Homan reflects on basketball journey to IHSAA Hall of Fame
DES MOINES — Driving through busy New York City traffic on a Monday afternoon, Jared Homan experienced flashbacks while reminiscing about a standout high school basketball career.
A territorial manager for Boston Scientific, one of the world’s top medical device companies, the 6-foot-10 Homan mastered the art of the blocked shot as a dominant post at Remsen St. Mary’s. There, he recorded 249 blocks in three seasons, then later became Iowa State’s career leader with 235 blocks.
Homan, who also played 11 professional basketball seasons in Europe, was among five inductees into the Iowa High School Athletic Association’s Basketball Hall of Fame. He received the honor last Friday during halftime of the Class 3A state championship game between Bondurant-Farrar and Cedar Rapids Xavier.
“You get flashback memories and at the same time, you’re thinking there’s no way it could have been that long ago,” said Homan, a 2001 Remsen St. Mary’s graduate who averaged 21.5 points, 10.7 rebounds and 5.7 blocks as a junior, then 23.5 points, 14.0 rebounds and 6.5 blocks as a senior. “Sometimes, it seems like forever ago. Sometimes, it feels like yesterday. You get flashbacks to show how it all started, shooting hoops inside a barn or outside a machine shed or a garage. Then you remember all the AAU tournaments with the guys. It’s nice to have somebody who appreciates the work you put into high school and the careers I put in after.”
Homan learned the value of hard work growing up on a dairy farm where he arose early to help with milking chores. There were plenty of other jobs like walking soybean fields or baling hay. Still, he and older brother Jeremy found time to play HORSE or hoops with neighborhood farm kids, many of them older than himself. It taught him the value of physical play, which led to many of those point/rebound double-doubles he collected while playing for Coach Jeremy Stukenholtz, who was present for the ceremony.
Homan said being physical against offensive players was the blocking key of his prep and collegiate career.
“You don’t let them get too much separation or a good jump,” said Homan. “Timing also factors in. I could block shots with my left or right hand. A lot of people are right-hand dominant and try to block with their right. Think about it, most players are right-handed, so they shoot with their right hand, so you block it with your left. It lines things up better.”
A two-time Class 1A first-team Iowa Newspaper Association all-state selection, Homan played four seasons at Iowa State. A two-time Academic All-Big 12 selection, Homan made the Big 12 All-Improved team as a junior (2003-04), averaging 11.2 points, 6.4 rebounds and 2.3 blocks. As a senior (2004-05), Homan averaged 13.4 points, 8.7 rebounds and 2.0 blocks while earning All-Big 12 honors. In a conference known for its rugged and physical play, he threw his body around with the best of them.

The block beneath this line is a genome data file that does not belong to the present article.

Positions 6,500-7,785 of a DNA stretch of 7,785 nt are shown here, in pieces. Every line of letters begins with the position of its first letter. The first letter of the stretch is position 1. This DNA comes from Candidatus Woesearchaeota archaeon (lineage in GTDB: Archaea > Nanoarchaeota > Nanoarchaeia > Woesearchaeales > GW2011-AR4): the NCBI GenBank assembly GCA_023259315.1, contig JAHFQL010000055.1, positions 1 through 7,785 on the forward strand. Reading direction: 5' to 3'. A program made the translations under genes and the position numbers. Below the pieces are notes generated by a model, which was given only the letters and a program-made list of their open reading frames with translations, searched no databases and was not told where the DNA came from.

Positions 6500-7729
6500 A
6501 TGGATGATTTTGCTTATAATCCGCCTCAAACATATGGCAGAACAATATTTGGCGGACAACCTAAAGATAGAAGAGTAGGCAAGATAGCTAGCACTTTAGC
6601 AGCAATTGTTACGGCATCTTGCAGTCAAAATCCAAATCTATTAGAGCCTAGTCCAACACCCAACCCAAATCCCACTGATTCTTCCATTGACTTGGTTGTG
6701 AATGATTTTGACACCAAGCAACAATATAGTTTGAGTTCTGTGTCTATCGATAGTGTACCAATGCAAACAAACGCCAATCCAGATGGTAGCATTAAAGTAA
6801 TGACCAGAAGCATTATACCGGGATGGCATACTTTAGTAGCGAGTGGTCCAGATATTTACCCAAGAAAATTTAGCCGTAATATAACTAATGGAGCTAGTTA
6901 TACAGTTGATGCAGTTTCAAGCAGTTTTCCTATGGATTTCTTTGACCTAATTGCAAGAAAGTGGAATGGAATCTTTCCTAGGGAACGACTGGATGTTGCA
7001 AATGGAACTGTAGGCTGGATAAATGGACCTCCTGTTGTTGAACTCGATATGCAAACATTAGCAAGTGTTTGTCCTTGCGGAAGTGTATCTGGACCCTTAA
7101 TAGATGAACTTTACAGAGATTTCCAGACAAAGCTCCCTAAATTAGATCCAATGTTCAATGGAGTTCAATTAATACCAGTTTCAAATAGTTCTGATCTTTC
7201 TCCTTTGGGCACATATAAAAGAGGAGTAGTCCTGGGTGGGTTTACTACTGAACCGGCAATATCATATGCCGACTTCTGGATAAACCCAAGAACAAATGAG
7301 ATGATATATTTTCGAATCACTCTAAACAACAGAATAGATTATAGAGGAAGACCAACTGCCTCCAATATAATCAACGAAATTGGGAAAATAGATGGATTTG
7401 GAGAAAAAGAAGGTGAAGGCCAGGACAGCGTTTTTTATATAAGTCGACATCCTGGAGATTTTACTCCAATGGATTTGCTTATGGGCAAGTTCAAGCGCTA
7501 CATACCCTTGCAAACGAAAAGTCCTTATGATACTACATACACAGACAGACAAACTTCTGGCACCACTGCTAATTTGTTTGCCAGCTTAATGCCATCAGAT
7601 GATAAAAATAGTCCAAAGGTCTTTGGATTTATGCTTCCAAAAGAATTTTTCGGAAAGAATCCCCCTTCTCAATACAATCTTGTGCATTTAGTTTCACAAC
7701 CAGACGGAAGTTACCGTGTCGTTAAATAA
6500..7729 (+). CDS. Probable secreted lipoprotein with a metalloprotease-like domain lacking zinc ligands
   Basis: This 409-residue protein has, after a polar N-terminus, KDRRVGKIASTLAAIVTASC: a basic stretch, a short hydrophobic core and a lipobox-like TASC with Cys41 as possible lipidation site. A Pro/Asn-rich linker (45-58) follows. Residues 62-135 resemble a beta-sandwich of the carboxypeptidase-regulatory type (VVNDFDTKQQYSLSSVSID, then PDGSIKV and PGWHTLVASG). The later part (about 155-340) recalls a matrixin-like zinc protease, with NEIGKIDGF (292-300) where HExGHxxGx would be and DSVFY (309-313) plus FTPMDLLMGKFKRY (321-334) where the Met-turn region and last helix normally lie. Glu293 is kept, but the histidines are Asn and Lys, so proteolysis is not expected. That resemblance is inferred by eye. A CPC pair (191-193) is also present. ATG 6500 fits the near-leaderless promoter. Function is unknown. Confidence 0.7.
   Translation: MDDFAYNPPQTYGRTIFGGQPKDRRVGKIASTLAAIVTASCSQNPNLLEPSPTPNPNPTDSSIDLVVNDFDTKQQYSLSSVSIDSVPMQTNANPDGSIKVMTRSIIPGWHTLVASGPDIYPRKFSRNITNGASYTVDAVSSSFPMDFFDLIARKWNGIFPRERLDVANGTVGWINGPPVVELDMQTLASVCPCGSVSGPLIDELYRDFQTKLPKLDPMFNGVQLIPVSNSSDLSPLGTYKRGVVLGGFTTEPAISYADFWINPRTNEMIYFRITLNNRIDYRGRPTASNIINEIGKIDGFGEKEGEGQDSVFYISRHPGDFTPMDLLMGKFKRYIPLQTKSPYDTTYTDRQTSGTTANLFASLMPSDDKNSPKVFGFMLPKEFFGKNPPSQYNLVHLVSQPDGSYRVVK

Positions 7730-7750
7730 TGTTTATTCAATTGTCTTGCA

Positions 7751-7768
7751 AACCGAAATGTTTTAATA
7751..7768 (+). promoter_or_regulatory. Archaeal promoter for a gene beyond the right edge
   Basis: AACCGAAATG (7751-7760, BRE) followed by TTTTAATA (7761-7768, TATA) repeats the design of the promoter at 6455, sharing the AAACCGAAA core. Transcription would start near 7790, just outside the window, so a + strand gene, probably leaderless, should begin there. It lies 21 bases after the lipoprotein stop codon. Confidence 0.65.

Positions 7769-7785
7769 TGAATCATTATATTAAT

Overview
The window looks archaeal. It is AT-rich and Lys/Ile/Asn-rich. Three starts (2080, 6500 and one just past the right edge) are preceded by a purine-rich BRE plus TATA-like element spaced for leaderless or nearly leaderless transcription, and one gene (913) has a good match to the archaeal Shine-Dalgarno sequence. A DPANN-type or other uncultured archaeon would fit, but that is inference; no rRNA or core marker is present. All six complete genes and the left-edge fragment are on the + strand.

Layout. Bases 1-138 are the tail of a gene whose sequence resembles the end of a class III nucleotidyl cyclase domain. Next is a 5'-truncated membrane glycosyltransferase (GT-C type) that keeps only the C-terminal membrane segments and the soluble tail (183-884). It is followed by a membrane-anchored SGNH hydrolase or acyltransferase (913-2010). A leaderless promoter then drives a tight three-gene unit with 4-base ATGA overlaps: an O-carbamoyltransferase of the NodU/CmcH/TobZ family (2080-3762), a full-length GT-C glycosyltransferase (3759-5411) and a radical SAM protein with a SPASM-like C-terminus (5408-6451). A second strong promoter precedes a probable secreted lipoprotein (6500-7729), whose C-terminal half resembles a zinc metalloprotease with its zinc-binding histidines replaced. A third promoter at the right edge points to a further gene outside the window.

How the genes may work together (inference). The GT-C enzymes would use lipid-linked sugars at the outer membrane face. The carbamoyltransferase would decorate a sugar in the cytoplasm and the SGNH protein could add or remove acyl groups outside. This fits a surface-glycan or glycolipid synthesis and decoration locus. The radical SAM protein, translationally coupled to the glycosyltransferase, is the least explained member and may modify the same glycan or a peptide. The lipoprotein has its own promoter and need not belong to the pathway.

Homan wasn’t selected in the NBA Draft, but played professional basketball in Europe. The first of his stops was with Greece club Maroussi in 2005. His European career also included stints with teams in Turkey, Poland, Croatia, Germany, Russia and Israel. Two years after receiving a Chicago Bulls camp invitation (2007), Homan was on a Croatian championship squad.
He was asked if it was tough to block shots in Europe. “Not necessarily,” he answered. “You have to factor in athleticism. In the pros, you go to a whole other level of athleticism. It’s more difficult because people jump higher. You have to be able to read refs in the league and how aggressive you can be on defense.”
Following his pro career, Homan returned to the United States to begin his post-basketball career. A finance major at Iowa State, Homan has been with Boston Scientific for five years.
“It has been a good company to work for,” he said. “I get to sit in an operating room and work with some of the top neurosurgeons in New York. It has been a really cool experience working with some of the hospital systems out there and interact with people who help these chronic pain patients control their pain.”
Still, farm life has never left a man who returns three to four times a year (not including Christmas) to help on the farm during the spring and summer. Thanks to the internet, he watched the majority of the Hawks’ games during a recently-completed 23-3 season, including both state tournament games, a 57-47 first-round win over Gladbrook-Reinbeck and the heartbreaking 52-50 semifinal loss to North Linn.
Homan’s nephew, 6-4 sophomore Collin Homan, shot 62.1 percent while averaging 14.6 points, 8.2 rebounds and 1.9 blocks as the Hawks competed at state for the seventh straight year. Collin was similar to Jared in the fact that they both began their prep careers as sophomores.
“I’m anxious to see what happens to Collin his next two years,” said Homan. “Sizewise, he is comparable, maybe a little bit bigger than what I was at that age. He has a better jump shot. He plays pretty physical. He’s a good offensive rebounder. He shoots the three pretty well. That’s the nice thing about those games online, I can watch. It has been fun to watch those kids play. They play hard. They play together.”